But it’s the Boston Scientific transvaginal mesh lawsuit, which kicked off August 14 in Massachusetts state court, that pundits and industry watchers will be scrutinizing closely. That’s because Boston Scientific won its first bellwether case last month, a decision which before then had bucked the trend of jury findings for the plaintiff. Advocates of women having been injured allegedly due to complications stemming from TVT mesh products will be interested in seeing which way the pendulum swings in this case.
The approval of transvaginal mesh, inserted arthroscopically for the treatment of Pelvic Organ Prolapse (POP) and Stress Urinary Incontinence (SUI) by the US Food and Drug Administration (FDA) via the much-maligned 510(k) clearance appears to have backfired following a cascade of reports detailing transvaginal mesh complication and thousands of lawsuits. Plaintiffs have claimed mesh has migrated and penetrated the vaginal wall, or has become intertwined in bowels, intestines or other internal organs. Plaintiffs have been left with, in many cases, intense pain and limited mobility.
Revision surgery is often needed - and on occasion - is not even possible, leaving the patient in chronic pain.
According to various court records and reports, juries tend to return verdicts for the plaintiff. This has been the case at the conclusion of many a transvaginal mesh lawsuit tried in state courts in Texas, California and New Jersey.
Will this second bellwether trial against Boston Scientific in Massachusetts state court also find for the defendant or the plaintiff? In the first trial, the plaintiff claimed that the design of Boston Scientific’s Pinnacle Pelvic Floor Repair Kit was defective. The plaintiff also claimed that Boston Scientific failed to adequately warn patients and health care professionals with regard to the risks. The Middlesex County jury involved in that case rejected the plaintiff’s assertions, and found for Boston Scientific.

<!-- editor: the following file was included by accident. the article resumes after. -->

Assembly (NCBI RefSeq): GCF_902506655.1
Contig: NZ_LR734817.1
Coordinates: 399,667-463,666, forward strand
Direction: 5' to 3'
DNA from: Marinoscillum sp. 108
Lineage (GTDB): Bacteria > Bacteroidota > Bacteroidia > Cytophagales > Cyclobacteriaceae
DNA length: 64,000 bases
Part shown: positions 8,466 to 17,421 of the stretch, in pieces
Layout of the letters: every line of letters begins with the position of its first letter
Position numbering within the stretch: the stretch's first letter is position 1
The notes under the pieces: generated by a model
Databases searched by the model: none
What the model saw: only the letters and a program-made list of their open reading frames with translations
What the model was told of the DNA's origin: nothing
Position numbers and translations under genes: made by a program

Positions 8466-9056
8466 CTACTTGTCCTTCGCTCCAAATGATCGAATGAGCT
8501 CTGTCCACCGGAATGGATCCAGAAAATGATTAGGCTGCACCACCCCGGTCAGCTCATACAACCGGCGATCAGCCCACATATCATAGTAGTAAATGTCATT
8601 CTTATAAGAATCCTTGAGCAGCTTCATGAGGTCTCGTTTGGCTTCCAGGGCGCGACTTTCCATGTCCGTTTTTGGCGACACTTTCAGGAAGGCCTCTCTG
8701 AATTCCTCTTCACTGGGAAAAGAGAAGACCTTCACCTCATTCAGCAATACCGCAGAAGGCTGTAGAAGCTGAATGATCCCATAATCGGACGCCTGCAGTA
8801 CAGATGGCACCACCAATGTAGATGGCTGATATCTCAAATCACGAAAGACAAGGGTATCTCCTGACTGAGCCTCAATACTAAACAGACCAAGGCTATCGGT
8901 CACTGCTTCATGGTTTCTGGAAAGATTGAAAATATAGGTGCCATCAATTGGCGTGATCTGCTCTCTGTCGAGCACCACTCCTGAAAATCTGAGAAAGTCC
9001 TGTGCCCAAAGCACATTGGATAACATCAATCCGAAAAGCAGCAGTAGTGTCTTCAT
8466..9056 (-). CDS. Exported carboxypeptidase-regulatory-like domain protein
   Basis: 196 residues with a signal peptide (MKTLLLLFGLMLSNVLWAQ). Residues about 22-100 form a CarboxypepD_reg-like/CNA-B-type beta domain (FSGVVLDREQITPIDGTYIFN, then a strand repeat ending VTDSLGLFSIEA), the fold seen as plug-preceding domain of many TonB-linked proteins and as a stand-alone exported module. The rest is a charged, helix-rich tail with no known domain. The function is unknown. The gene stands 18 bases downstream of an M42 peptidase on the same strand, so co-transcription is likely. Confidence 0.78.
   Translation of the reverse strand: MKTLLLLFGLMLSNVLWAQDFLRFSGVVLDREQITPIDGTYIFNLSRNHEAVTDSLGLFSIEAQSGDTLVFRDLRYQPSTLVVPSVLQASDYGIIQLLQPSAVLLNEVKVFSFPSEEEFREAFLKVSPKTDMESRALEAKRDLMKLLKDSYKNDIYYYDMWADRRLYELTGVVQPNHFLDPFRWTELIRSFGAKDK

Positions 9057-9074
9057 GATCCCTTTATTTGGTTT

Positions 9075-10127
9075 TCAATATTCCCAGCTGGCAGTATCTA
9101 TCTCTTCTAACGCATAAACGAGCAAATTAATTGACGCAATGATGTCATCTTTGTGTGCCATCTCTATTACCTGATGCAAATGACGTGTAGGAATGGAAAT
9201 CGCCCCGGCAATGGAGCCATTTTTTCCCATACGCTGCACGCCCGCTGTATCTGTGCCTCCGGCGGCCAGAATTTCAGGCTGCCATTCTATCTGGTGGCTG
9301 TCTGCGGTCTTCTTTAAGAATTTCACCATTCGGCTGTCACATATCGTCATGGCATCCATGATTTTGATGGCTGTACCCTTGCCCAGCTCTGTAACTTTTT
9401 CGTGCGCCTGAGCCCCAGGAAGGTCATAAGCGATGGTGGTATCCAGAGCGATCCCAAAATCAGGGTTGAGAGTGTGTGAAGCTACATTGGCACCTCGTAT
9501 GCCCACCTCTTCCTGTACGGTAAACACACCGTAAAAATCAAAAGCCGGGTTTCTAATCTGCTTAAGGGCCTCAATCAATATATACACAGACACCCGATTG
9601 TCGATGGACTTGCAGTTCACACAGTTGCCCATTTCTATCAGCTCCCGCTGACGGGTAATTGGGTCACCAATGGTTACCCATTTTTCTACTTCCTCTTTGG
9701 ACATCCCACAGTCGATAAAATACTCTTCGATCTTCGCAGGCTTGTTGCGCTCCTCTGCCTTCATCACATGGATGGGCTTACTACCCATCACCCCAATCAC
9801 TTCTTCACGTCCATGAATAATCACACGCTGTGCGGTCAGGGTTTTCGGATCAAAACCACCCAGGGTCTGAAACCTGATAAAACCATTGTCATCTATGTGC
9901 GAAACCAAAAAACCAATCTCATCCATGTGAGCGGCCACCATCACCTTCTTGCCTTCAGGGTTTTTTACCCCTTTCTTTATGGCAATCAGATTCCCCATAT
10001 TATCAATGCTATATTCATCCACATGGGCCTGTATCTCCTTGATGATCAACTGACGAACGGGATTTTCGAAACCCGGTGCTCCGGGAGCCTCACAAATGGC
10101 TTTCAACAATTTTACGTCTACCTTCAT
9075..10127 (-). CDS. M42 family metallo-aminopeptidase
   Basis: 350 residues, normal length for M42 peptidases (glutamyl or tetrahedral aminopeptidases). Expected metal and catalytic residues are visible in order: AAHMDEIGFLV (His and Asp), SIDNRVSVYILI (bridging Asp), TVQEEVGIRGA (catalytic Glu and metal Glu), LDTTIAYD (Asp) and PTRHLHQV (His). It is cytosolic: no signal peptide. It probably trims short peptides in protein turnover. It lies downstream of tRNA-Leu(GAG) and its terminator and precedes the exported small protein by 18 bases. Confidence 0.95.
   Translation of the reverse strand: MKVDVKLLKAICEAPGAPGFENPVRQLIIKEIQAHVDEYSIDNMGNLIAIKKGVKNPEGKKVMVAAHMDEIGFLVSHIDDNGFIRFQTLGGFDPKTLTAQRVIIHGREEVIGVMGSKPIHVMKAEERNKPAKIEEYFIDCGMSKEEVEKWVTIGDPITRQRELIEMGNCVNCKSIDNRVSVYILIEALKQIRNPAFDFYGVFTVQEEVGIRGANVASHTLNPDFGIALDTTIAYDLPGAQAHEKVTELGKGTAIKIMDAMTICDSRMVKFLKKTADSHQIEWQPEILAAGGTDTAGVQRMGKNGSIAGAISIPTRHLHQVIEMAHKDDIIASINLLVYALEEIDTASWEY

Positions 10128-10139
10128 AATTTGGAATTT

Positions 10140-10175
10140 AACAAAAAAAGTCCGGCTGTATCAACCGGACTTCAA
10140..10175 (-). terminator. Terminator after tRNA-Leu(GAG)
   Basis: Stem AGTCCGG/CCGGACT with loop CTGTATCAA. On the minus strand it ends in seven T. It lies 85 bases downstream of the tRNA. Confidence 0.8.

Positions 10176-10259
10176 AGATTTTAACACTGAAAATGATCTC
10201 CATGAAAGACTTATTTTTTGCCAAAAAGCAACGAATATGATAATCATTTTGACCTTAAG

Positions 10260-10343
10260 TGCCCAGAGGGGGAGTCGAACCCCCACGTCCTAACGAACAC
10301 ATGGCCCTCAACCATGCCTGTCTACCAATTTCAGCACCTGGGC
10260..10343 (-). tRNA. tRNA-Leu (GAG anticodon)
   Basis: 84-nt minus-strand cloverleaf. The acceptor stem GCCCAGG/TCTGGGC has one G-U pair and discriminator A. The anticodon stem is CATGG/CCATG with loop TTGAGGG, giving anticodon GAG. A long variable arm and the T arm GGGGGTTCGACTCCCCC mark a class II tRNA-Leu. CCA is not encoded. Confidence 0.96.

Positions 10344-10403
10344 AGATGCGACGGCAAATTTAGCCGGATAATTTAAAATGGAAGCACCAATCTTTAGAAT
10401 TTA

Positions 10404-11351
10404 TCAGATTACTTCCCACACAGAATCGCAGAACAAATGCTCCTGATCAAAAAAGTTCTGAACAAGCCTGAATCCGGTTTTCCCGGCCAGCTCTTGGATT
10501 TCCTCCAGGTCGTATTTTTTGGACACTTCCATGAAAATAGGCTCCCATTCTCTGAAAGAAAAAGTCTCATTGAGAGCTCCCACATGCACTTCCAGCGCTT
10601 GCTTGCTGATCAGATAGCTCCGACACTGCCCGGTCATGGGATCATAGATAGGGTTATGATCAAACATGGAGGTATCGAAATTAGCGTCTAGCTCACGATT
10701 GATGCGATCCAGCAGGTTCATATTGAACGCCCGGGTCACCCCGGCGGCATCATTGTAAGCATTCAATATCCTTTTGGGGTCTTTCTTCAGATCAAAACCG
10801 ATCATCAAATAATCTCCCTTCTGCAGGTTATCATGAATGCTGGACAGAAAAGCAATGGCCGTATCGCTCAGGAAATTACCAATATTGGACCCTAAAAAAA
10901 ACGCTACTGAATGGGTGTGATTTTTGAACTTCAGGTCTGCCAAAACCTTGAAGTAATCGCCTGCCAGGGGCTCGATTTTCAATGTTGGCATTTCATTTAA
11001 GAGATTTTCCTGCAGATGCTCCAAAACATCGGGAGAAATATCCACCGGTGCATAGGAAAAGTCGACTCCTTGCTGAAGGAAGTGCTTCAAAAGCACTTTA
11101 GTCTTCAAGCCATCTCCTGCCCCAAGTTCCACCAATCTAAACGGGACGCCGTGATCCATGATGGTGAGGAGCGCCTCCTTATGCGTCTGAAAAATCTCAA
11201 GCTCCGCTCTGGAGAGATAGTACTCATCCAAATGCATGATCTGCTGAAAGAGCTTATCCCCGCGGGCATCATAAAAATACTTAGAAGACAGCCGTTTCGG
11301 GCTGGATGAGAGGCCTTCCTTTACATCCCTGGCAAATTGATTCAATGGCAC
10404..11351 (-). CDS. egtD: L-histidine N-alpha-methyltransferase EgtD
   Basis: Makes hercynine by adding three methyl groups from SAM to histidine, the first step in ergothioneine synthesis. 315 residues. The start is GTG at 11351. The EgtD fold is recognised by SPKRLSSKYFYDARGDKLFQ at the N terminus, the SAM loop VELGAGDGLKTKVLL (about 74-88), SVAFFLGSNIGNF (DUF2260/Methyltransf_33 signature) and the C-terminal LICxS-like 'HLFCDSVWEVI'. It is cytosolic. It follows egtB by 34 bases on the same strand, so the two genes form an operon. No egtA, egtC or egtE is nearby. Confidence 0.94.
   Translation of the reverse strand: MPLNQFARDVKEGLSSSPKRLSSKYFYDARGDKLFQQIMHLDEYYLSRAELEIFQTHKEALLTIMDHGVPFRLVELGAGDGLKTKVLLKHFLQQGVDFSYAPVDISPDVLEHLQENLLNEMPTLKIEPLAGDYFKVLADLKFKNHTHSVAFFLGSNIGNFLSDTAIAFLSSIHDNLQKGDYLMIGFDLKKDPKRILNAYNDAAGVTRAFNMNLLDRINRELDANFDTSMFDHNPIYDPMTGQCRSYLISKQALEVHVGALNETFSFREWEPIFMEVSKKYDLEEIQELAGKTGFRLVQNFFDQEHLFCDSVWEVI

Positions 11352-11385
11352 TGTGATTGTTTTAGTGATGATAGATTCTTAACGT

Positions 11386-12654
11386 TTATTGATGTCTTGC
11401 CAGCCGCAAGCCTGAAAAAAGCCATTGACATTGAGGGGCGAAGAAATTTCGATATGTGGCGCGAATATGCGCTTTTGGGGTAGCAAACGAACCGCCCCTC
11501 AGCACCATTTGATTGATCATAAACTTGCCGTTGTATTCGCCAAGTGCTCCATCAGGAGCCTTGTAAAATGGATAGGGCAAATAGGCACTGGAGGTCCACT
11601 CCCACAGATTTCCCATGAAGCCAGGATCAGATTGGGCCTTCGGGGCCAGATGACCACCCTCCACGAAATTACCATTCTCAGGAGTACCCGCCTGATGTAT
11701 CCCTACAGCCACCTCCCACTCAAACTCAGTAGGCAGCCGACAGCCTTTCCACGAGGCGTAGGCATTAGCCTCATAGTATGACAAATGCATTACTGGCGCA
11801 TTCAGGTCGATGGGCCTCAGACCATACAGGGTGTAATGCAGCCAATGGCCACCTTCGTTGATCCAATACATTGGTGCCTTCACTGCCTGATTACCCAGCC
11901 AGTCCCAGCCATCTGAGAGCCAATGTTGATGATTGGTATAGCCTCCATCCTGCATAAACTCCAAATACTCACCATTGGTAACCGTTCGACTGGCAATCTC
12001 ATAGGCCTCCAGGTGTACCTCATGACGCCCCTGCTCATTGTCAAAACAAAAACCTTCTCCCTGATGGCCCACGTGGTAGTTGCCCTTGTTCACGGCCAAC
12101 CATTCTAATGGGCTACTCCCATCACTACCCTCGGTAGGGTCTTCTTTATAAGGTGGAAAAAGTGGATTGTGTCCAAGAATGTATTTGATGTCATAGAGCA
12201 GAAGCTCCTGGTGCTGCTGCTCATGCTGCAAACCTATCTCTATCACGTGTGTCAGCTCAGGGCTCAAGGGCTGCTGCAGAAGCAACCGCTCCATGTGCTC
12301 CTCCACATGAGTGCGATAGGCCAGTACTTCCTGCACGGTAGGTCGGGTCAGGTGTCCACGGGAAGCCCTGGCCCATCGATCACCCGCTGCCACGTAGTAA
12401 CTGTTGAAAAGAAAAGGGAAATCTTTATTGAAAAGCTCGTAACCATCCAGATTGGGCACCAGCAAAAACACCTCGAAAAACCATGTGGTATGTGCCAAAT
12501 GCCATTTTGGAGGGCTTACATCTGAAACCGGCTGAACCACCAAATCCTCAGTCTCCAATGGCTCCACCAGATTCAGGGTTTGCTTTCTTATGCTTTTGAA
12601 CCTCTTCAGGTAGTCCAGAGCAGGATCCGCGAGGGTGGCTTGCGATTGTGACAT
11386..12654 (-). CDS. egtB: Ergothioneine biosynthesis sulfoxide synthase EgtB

While all this is going on, the FDA continues to backpedal on the file, by requiring transvaginal sling manufacturers to undertake post-market testing for the right to continue marketing the products. It should be noted that such testing was not originally required as part of the 510(k) clearance. Some manufacturers have since abandoned transvaginal mesh altogether, rather than invest further in the TVT portfolio. The FDA, while stopping short of pulling transvaginal mesh from the market, no longer considers mesh as the first and most appropriate treatment option for POP or SUI.
READ MORE TRANSVAGINAL MESH LEGAL NEWS
Other cases involving the TVT sling procedure have been consolidated in state courts in New Jersey and Pennsylvania.
It’s a huge file, which we follow, for now, one case at a time. The bellwether trial now underway against Boston Scientific involves a completely different legal team for the plaintiff. Industry watchers will want to see how this vaginal sling trial plays out, as the federal case against Ethicon starts on August 22.
It will take more than one night. But it certainly will be a hot August in more ways than one.
The case currently underway is Maria Cardenas v. Boston Scientific Corp., Case No. MICV2012-02912, in the Superior Court of the Commonwealth of Massachusetts, County of Middlesex.